I was listening to a guy on the television yesterday who was saying some great stuff about parenting (I didn't catch his name). He was an older type guy, humorous, and really nailing it.
For instance, he said that when your child comes to you and tries to manipulate you with words such as "I hate you," or "I don't love you any more," you say to them, "nice try."
"You won't let me go to the movies tonight, I hate you!" You respond by saying, "nice try."
Or if they say, "I hate you, I'm going to go and live with Uncle Sam or Aunt Susan or older sister Jane." You respond by saying, "I will love you wherever you live."
It's challenging to be a parent. I know that we have a tendency to say that it's tougher in today's world, and maybe it is, but I would suggest to you that it's always been hard.
But no matter what stage of life they are in, no matter how old or young they are, I do know this: Your children need you. Especially your teenagers.
"A federally funded study of 12,000 teenagers yielded an unexpected finding: teenagers still need their parents. It may seem to us that everything we say goes in one ear and out the other, but the fact is--according to them--parents play a significant role in their lives.
The study revealed that teenagers who don't smoke, drink, have sex, take drugs, or commit acts of violence, refrain from doing these things because of two basic factors:
1. Feeling loved by their parents.
2. Feeling comfortable in their school.
The research also found that if parents expect adolescents to get good grades and refrain from sex, teenagers tend to be influenced by those expectations. What's more, the study showed that it doesn't matter about the family's income, or their race, or whether both parents work, or whether there is only parent at home--the most significant factor in well-balanced teenagers is that they recognized their parents are emotionally available to them.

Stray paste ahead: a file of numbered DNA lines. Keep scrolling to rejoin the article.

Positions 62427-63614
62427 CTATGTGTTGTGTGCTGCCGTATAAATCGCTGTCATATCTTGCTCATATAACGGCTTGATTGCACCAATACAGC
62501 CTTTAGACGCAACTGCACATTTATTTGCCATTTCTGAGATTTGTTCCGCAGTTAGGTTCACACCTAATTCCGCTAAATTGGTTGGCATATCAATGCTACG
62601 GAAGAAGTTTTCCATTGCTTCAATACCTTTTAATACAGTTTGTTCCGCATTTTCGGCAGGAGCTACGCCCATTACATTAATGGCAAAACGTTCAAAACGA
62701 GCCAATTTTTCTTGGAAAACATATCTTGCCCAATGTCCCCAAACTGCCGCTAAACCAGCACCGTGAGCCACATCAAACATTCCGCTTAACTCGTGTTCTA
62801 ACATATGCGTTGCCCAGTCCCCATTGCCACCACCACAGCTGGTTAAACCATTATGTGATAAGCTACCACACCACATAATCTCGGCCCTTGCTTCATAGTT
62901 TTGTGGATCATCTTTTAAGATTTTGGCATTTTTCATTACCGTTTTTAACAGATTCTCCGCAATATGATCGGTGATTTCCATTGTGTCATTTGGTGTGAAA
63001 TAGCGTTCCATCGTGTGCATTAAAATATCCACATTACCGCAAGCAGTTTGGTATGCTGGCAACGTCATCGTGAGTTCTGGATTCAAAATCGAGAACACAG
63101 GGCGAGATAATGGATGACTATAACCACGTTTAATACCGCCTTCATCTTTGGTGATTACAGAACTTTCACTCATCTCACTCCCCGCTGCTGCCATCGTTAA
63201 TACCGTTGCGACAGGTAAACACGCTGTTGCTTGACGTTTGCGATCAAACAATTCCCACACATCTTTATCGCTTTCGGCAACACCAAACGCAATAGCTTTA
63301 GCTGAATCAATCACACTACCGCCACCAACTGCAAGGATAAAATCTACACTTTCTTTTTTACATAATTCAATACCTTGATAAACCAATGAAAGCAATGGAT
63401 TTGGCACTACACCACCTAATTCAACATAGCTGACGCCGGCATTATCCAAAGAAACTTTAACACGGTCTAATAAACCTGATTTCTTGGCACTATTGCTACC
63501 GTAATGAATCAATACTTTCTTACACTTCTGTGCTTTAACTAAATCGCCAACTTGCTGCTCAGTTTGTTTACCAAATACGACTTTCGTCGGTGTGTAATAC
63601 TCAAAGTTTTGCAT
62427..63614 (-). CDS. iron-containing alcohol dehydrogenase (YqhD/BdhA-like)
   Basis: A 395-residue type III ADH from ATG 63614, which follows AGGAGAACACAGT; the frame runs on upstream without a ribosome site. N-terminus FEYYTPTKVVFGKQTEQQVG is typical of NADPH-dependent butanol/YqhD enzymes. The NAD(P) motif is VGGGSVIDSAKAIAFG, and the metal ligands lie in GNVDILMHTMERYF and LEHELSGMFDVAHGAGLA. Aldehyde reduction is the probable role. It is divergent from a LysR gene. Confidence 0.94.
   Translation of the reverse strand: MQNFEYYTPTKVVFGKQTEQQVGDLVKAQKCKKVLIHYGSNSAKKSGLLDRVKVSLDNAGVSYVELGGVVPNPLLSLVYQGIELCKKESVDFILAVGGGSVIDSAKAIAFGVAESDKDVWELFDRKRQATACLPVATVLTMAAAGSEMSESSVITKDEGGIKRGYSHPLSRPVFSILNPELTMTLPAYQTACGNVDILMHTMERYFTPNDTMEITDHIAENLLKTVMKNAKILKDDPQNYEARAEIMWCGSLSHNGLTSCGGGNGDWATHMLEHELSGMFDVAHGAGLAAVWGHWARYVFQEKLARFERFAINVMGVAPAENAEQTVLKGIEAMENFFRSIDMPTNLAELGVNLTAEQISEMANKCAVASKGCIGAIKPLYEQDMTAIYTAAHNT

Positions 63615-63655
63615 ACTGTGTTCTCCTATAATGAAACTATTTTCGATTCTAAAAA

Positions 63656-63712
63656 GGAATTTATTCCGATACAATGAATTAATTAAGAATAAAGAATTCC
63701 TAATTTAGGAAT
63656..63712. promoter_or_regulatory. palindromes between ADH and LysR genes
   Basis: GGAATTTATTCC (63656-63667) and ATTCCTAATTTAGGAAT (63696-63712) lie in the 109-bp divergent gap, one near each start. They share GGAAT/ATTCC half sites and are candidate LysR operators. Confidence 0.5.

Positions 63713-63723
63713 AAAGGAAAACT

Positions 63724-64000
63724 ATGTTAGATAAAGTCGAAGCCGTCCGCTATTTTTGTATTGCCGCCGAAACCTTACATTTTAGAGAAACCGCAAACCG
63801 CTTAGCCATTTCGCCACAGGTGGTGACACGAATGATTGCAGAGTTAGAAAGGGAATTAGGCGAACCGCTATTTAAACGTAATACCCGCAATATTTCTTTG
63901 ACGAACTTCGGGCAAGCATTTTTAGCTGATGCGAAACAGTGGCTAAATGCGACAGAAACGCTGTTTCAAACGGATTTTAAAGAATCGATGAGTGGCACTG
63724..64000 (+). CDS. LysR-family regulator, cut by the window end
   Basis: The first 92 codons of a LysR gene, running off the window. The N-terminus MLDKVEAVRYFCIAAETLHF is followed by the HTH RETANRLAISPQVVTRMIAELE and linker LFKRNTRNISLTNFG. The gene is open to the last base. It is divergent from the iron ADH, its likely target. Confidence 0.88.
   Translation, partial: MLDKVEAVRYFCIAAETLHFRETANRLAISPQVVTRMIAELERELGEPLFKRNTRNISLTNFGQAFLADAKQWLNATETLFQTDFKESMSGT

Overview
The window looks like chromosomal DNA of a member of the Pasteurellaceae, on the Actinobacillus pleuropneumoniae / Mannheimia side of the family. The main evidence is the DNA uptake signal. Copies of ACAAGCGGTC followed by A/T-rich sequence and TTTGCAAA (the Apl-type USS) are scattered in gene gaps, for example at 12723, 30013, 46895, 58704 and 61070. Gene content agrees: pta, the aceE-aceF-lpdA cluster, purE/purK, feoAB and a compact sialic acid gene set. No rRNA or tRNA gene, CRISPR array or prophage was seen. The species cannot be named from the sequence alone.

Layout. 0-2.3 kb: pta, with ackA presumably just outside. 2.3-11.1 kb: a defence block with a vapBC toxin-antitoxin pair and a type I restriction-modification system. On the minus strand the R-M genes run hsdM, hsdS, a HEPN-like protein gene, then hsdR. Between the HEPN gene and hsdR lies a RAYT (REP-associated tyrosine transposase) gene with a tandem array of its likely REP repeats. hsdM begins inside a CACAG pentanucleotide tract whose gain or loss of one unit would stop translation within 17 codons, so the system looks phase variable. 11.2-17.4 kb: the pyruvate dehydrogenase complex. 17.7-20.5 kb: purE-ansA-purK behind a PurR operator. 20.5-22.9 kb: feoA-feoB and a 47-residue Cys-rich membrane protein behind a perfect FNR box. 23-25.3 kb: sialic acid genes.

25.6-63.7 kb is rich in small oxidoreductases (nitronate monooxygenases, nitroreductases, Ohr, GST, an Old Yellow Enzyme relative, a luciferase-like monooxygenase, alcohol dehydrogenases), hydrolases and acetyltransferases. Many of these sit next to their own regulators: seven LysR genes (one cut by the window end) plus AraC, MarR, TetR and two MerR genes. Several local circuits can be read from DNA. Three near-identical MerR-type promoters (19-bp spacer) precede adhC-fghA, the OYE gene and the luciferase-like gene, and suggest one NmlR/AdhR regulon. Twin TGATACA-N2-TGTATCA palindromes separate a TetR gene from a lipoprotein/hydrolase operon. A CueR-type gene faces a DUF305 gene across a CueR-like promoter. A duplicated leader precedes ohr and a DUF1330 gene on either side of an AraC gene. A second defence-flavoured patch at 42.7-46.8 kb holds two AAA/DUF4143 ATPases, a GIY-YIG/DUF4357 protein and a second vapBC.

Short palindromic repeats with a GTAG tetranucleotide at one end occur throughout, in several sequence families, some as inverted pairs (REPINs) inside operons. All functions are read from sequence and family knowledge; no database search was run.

Now, all parents claim to love their children, and I'm certain that most parents do.
However, not all parents effectively communicate love, and not all parents make themselves emotionally available. So the question is not how much parents say they love their children, the question is how much their children believe it--and how much evidence there is to support that belief.
Sociologist Michael Resnick says that the most crucial need for teenagers is a strong sense of connection to their parents and their family. This connection, more than anything else protects teenagers from behavioral problems.
The Bible also suggests that parents remain emotionally available to their kids. 4000 years ago, Moses wrote...
Keep these words that I am commanding you in your heart. Recite them to your children and talk about them when you are at home and when you are away, when you lie down and when you rise. (Deuteronomy 6:6-7)
The Bible teaches--and this study confirms--that parents have a responsibility to be emotionally available to their children. We can't live our children's lives; neither can we become so wrapped up in our own that we crowd them out."
My prayer for all of us is that we will achieve the balance that is needed!